5. Conclusions

The relevance of NO3 leaching from forests in a warmer and slightly drier Central European climate is a matter of human health as well as ecosystem integrity that is not limited to the selected regions, since the mechanisms are the same in other regions as well. As forests are a main source of groundwater for drinking water abstraction, the legal threshold values of NO3 concentrations imposed by the WFD need to be applied in order to avoid a situation where a supra-regional trend towards increasing NO3 concentrations in drinking water increases health risks such as cyanosis or bowel cancer. On top of that, leached NO3 is also transferred to stream water, where it is a source of acidity and may substantially lower biodiversity. Since leached NO3 cannot leave the soil without cations, it is also a threat for soil fertility and forest health as it removes basic cations from the soil.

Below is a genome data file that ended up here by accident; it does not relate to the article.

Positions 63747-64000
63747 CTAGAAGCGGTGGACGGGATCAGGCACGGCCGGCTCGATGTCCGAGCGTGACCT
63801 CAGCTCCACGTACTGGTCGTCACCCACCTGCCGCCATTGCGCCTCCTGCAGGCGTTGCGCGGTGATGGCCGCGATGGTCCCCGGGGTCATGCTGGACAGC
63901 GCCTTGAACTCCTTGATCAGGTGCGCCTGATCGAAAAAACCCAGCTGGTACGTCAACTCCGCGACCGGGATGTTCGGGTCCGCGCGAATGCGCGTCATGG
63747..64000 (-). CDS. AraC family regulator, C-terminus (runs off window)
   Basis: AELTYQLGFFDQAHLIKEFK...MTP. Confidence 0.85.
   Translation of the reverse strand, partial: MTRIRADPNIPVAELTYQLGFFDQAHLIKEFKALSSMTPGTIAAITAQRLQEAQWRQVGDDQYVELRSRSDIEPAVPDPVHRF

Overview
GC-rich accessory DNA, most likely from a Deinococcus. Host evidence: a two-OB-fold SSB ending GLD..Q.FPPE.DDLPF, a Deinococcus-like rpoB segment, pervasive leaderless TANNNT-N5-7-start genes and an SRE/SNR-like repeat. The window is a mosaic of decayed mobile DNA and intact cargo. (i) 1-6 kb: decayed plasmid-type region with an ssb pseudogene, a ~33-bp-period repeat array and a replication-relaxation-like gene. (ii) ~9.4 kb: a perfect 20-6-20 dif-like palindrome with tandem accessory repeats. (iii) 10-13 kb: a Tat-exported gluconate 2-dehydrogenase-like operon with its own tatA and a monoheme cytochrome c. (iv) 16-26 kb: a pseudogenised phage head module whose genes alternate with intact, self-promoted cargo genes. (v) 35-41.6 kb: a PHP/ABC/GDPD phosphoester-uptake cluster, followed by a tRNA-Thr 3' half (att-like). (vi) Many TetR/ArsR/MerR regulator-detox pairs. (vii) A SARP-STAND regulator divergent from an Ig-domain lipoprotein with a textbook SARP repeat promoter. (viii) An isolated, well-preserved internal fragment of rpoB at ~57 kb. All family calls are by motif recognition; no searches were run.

Despite the uncertainties in the estimation of NO3 concentrations in seepage water, a future increase in the model regions appears to be very likely due to a markedly reduced seepage flux. Due to the strong temperature increase, the increase in NO3 concentrations is even likely to be disproportionately higher, based on the expectation that higher decomposition of organic matter and lower C/N ratios aggravate the risk of NO3 leaching. Potential losses of gaseous N compounds due to denitrification could lower this risk while causing other problems with regard to greenhouse gases, but they are not expected. However, accurate quantification is extremely difficult due to numerous uncertainties in the model chain. Therefore, the appropriate forest management options for the special situation in the North German Lowland must be carefully chosen, since they may have a strong effect on the expected NO3 concentrations. The sink strength of forests for N should not be additionally lowered by overly strong reductions of standing biomass, since they are already at the limit of their N retention capacity.